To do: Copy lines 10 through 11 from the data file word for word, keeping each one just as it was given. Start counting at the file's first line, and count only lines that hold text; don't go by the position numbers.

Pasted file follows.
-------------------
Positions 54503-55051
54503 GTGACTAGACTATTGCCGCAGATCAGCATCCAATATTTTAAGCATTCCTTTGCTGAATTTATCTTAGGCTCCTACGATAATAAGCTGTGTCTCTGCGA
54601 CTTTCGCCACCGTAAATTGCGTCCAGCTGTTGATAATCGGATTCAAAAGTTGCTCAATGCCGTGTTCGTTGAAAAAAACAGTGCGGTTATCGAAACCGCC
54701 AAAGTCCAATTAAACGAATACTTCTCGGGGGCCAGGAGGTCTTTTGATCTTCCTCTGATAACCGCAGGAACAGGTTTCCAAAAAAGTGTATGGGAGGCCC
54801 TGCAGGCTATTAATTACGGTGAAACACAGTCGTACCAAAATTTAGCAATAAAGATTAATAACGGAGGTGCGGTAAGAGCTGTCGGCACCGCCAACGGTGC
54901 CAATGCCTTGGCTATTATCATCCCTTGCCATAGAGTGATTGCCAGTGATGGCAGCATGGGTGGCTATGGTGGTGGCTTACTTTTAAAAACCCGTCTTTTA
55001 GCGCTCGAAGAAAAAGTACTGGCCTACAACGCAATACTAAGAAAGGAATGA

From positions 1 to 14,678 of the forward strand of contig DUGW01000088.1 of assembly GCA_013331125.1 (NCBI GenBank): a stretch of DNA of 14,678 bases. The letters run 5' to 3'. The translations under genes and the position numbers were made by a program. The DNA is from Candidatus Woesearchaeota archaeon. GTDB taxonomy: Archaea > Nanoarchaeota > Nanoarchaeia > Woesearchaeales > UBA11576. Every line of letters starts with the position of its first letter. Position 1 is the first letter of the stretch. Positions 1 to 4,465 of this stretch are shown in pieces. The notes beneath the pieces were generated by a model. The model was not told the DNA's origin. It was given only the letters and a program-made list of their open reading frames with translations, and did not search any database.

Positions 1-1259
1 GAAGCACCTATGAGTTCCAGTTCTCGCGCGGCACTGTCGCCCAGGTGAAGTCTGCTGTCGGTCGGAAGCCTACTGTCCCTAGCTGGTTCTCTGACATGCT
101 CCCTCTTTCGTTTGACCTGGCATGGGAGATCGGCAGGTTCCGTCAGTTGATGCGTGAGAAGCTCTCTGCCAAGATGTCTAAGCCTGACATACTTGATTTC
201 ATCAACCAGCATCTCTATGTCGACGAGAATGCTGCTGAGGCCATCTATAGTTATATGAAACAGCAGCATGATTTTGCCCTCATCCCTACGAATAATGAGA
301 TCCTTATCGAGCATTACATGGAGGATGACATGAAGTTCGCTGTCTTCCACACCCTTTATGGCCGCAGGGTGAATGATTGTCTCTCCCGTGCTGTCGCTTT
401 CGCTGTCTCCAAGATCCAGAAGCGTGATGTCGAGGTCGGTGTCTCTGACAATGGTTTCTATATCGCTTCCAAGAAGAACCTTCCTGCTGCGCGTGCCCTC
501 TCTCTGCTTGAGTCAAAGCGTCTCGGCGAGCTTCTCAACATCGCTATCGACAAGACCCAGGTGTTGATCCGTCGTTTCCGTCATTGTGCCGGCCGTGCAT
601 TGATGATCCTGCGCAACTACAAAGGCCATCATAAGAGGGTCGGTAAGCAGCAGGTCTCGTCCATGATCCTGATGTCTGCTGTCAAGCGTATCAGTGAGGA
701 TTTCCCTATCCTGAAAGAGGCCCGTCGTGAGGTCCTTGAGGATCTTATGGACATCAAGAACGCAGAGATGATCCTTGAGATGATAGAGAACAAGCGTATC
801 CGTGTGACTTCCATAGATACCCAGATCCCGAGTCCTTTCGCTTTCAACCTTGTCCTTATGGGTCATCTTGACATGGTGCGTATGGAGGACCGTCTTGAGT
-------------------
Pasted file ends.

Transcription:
1 GAAGCACCTATGAGTTCCAGTTCTCGCGCGGCACTGTCGCCCAGGTGAAGTCTGCTGTCGGTCGGAAGCCTACTGTCCCTAGCTGGTTCTCTGACATGCT
101 CCCTCTTTCGTTTGACCTGGCATGGGAGATCGGCAGGTTCCGTCAGTTGATGCGTGAGAAGCTCTCTGCCAAGATGTCTAAGCCTGACATACTTGATTTC